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Close guard against chloride issues (TIA)

Chloride removal monitoring and maintenance associated with the catalytic reformer unit (CRU) has long been a headache within a refinery.

Rravan Pappu
Johnson Matthey
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Article Summary
Impacts within the CRU and downstream can include corrosion and ammonium chloride salting, both of which can have significant impact on the reliability and profitability of the refinery. One refinery reported water washing the CRU stabiliser monthly at a cost of $100 000 per water wash – a problem too costly to be ignored. For this purpose, chloride removal beds have been installed in CRU units globally to adsorb chlorides and protect downstream users.

These chloride guard beds, however, have continually plagued refineries and have proven to be a costly distraction to engineering, operations, and maintenance personnel. One of the critical problems with chloride removal management is the lack of adequate sampling capability. Many refiners use popular, commercially available gas tube detection methodologies. These methodologies are not effective at measuring sub-ppm and are unable to detect organic chlorides. This means that operators are unable to “see” the chlorides leaving the unit to downstream users, leading to the undesired practice of “downstream problem based changeout”.

Johnson Matthey has introduced a better way to measure chlorides in the refinery. The Puracare chloride test kit is a gas tube methodology that allows for complete detection of inorganic and organic chloride down to 0.1 ppmv. The test kit is easy to use and cost effective (less than or equal to currently utilised methodologies) and allows refiners to utilise the methodology at-site for regular monitoring. This has been a game changer within the catalytic reforming unit in the ability to detect changeout and optimise material loadings.

One recent application was at a European refinery CCR unit which operates with a chloride guard on the net gas stream. Initial installation was promoted alumina, which characteristically exhibits reduced capacity and increased tendency for organic chloride formation. The maintenance team was dealing with continual water wash operations downstream of the bed to remove ammonium chloride deposits. One key issue was the lack of ability to measure when the chloride removal media was spent or producing organic chlorides. The Johnson Matthey team provided the Puracare chloride test kit for onstream sampling and detected, at the time of testing, the presence of HCl and organic chlorides on the inlet along with organic chloride content on the outlet. This meant that chloride species were travelling downstream and already causing damage in the form of corrosion or salting.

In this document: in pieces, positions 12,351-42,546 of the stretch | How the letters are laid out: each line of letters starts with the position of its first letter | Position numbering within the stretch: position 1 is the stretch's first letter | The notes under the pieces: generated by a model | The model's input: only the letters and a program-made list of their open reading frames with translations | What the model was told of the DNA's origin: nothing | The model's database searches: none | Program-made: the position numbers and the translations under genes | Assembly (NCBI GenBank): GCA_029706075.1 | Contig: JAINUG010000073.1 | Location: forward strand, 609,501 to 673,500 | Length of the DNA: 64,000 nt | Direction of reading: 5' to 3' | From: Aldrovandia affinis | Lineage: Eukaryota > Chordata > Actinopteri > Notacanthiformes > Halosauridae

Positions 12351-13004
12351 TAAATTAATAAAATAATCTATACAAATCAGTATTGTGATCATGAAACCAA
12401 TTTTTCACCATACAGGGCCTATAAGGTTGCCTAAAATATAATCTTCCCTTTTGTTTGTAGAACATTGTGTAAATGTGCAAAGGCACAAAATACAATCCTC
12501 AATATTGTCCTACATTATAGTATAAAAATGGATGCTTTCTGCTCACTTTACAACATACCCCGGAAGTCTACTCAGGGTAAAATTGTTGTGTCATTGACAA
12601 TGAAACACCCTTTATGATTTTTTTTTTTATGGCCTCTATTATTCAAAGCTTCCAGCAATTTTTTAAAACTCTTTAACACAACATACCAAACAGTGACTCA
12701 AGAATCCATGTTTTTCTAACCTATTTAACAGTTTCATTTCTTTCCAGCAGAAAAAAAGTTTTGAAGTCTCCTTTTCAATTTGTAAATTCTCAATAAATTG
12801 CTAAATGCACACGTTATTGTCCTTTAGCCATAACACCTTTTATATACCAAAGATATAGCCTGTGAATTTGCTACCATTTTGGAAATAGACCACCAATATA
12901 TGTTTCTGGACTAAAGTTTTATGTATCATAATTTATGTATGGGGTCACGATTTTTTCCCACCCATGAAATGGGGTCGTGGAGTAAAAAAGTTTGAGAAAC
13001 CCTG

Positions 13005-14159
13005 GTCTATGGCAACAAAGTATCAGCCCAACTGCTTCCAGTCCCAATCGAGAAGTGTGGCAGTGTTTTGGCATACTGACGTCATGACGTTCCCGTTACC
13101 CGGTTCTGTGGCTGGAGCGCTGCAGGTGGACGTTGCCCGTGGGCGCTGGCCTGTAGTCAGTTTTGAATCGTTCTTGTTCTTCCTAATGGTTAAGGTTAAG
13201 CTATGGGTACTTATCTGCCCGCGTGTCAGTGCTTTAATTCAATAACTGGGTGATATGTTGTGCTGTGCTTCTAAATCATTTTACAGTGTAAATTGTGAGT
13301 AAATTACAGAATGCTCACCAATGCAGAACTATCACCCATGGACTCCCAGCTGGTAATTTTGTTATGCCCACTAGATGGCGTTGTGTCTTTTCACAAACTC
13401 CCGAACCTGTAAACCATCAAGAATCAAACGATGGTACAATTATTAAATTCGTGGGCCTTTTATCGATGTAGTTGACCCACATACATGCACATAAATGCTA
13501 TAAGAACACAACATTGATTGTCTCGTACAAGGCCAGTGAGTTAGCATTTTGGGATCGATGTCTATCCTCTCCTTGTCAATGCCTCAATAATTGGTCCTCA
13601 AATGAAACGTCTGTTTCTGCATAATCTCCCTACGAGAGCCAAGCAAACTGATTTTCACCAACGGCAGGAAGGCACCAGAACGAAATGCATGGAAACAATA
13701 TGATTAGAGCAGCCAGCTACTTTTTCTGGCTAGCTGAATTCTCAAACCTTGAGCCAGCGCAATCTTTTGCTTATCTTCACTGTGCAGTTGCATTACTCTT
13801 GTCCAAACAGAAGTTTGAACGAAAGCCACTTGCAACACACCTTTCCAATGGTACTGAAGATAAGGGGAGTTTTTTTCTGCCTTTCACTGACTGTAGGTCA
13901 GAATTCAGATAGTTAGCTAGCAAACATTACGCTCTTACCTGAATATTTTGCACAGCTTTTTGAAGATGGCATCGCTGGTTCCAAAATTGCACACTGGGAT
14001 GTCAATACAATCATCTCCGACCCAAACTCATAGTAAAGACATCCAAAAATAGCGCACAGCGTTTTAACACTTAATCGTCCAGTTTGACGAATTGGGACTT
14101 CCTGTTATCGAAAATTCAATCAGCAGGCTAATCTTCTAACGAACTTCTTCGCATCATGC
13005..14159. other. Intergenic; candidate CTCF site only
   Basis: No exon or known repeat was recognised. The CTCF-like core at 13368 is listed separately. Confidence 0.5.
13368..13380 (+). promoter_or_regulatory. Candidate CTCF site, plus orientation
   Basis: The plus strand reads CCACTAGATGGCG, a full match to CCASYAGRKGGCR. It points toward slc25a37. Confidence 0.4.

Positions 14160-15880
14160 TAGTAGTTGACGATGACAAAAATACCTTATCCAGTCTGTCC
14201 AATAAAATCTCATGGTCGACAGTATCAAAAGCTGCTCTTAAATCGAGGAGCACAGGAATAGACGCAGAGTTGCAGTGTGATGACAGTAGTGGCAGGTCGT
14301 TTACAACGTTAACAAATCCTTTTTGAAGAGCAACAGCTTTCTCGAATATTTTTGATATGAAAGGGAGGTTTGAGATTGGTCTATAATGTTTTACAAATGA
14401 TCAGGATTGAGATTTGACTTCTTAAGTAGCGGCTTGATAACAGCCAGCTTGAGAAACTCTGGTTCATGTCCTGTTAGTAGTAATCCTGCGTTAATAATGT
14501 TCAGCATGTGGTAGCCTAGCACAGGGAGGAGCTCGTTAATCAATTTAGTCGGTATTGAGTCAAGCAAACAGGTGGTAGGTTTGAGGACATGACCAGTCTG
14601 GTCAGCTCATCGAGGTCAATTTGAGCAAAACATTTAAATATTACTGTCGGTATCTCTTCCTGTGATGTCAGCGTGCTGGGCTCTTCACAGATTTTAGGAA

Based on this result, the site chose to change the ineffective chloride guard and install Puracare Clear chloride guard products. Specifically, Perform 1 and Purasieve 2 were utilised (see Figure 1) to address the HCl and RCl content and greatly increase the run length. Testing after it was in service for several months had shown that HCl and RCl content were present on the inlet but that there was no breakthrough on the outlet, which coincided with an elimination of the maintenance water wash activity. See Table 1 for the generalised testing results (numbers stricken for confidentiality).

The Puracare approach is to provide effective material selection and enable refiners to see the benefit. Measurement was and continues to be a key barrier in the industry. Johnson Matthey’s Puracare chloride test kit allows a refiner to overcome that barrier, enabling engineering, operations, and maintenance to make decisions based on improved information. In the end, time saved eliminating material changeout or reducing maintenance activity is time utilised towards other activities in the refinery.

This short case study originally appeared in PTQ's Technology In Action feature - Q3 2017 issue.

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